How to define your PMO and drive value
Strategy Portfolio Management is critical to creating tangible Business Value, and PMOs are a key enabler. But how do we ensure they are effective?
Research published by Gartner® identified, “Digital businesses that do not adopt Strategic Portfolio Management (SPM) capabilities are at risk of not creating tangible business value.” Large organisations are complex and unique in terms of strategy, delivery engines, organisation structure, risk appetite, and maturity. They all, however, face a similar challenge; their marketplace continues to evolve. Digitisation is accelerating the pace of change and a company’s ability to spot a change in its ecosystem early, and its agility to respond at pace, will be critical to future business success. The PMO has a key role in both aspects.
Gartner identified what it terms ‘Enterprise Programme Management Offices’ (PMOs that meet the needs of all areas of the business) as critical to driving the successful execution of business strategies.
PMOs are critical to the delivery of Strategic Portfolio Management and business success but are frequently misunderstood and poorly executed because they’re not aligned to the unique and complex nature of the business, aren’t structured appropriately, or don’t evolve with the business.
Accepting PMOs are key to supporting business success, the following three areas must be taken into consideration during their formation:
1. Mandate: What are the benefits and / or value the PMO needs to deliver?
The following key elements should be considered in defining the PMO’s mandate:
- Are EPMO services required to support investment and prioritisation decisions to maximise value delivery against business-critical resource – human or physical?
- Will EPMO services drive strategy and outcome realisation?
- Will EPMO or PMO services be required to track and report on the overall business portfolio performance, alignment to business strategy, and benefit realisation?
- Are EPMO services required to deliver the agility to understand and impact changes in the business environment (e.g. COVID)? Make recommendations on how to pivot the portfolio optimising the use of critical resource to deliver the greatest business value.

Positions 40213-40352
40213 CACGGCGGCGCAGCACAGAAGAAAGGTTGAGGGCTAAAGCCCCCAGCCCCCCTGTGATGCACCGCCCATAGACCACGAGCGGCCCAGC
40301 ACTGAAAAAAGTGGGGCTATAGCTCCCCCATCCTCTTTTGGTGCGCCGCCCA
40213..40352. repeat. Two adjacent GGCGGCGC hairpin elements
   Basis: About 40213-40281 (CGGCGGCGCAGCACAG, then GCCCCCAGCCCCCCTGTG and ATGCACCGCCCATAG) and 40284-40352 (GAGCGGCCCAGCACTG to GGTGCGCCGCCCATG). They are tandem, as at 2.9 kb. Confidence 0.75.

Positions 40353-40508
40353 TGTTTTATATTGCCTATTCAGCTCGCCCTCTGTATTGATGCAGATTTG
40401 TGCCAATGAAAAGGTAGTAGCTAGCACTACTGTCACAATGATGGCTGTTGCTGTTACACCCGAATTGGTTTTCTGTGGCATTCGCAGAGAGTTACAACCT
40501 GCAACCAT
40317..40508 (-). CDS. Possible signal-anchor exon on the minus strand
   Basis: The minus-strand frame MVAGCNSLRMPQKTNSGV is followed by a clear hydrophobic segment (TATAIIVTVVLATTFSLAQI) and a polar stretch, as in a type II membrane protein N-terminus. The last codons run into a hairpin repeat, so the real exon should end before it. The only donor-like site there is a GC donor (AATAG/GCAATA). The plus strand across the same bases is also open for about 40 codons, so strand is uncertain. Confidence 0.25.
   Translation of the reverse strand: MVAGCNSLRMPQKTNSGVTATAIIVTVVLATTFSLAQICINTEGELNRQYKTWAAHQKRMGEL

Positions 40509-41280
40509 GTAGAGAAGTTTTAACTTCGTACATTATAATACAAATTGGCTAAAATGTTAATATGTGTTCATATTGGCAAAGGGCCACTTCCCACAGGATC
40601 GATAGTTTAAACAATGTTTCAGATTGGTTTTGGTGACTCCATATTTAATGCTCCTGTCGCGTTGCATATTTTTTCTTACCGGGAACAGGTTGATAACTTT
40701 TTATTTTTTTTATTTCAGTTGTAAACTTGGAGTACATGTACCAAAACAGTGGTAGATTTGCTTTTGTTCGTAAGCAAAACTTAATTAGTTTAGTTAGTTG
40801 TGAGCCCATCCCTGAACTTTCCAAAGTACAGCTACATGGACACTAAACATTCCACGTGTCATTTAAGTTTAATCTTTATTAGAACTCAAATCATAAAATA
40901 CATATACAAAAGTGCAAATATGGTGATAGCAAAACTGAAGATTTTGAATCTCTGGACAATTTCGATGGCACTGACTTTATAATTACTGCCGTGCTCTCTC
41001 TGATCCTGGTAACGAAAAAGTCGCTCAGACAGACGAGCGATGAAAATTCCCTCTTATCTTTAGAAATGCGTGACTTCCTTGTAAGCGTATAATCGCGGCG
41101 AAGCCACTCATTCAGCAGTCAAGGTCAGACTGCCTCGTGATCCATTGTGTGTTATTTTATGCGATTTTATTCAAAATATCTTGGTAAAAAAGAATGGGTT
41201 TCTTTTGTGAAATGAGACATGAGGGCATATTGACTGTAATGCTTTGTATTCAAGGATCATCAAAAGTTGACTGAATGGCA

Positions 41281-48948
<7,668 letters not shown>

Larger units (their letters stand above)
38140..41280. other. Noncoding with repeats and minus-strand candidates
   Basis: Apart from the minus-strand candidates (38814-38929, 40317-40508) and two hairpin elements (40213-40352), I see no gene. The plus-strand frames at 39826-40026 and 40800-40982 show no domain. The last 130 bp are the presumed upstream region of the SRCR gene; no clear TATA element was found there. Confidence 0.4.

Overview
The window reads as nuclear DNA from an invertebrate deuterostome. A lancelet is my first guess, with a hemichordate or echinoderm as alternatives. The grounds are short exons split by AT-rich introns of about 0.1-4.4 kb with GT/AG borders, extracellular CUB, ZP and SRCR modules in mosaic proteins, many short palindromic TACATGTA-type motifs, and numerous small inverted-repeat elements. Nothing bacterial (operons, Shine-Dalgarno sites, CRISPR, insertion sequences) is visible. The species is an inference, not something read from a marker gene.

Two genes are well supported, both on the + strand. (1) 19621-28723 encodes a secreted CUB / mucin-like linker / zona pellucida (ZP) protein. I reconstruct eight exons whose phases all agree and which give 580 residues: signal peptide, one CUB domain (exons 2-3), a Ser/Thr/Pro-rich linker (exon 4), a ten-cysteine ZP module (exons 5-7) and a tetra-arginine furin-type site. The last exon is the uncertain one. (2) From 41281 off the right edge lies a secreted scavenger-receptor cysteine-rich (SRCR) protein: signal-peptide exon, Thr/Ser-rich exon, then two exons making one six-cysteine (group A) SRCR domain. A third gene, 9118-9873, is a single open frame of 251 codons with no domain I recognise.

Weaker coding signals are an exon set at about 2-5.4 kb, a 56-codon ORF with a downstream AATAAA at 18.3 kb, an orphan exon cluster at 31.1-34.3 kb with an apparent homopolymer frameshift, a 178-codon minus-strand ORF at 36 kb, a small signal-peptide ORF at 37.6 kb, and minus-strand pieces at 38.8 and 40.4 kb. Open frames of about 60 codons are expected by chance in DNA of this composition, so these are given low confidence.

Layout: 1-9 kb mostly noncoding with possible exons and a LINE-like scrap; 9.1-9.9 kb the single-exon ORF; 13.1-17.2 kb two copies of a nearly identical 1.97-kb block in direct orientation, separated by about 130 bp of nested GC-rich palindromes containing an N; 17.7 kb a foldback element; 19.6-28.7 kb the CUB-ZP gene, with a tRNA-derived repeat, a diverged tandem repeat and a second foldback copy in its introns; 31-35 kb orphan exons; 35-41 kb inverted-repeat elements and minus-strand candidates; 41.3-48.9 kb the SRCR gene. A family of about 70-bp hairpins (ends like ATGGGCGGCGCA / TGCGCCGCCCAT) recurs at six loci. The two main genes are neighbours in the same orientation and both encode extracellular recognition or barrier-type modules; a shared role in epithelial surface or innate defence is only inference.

- Are there internal or external dependencies across suppliers, departments, programmes, and projects leading to integration issues? By not managing these, is there a material risk of variation to time, cost or benefit?
- Would PgMO services provide benefit through resource management and prioritisation, governance, consolidated performance reporting?
- What is the current level of variation to time, cost and benefit and how could EPMO or PgMO assurance services be used to identify issues earlier, reducing the cost of remediation?
- Are project managers engaged in multiple routine activities that impact their value add(e.g. schedule updates, reporting)? Could PSO services reduce the cost to serve and increase PM value add?
- Will the proposed business strategy and change impact the evolution of PMO services in the future?
2. PMO Structure: How does the PMO fit within the existing business to deliver its mandate?
Gartner published the ‘2022 Strategic Roadmap for the EPMO’ which focused on the need for “Strategic portfolio leaders to help enterprises achieve ambitions by orchestrating continuous delivery and enhancing business acceleration. An EPMO provides the structure to ensure strategic goals are achieved through management, governance and enterprise-wide portfolio management.”
Included below is the Gartner 2022 Strategic Roadmap Overview for the EPMO, illustrating how EPMOs are likely to have to change in forthcoming years moving from Directive to Adaptive and then Dynamic management. (You can access the full report here.)
The PMO needs to be structured to meet the existing business needs, in line with the mandate. It must also be capable of evolving to meet future needs.
In assessing how to structure the PMO key elements for consideration are:
- What key functions or services will the PMO deliver under the mandate, and will this be through an EPMO, PgMO, PSO or a combination?
- How do you minimise the impact of each service on the organisation and what provides the PMO authority to execute?
- Is the business product or project focused, many operate both? How will PMO Services align to the different and potentially changing approaches and their associated delivery methodologies; agile, waterfall, bimodal?
- If resource management is a ‘PMO’ service, how will it need to manage Product and Project deliveries where resource models are different? Product is predominantly based on a fixed resource pool, demand driven. Is there a separate EPMO structure to cater for critical resource management?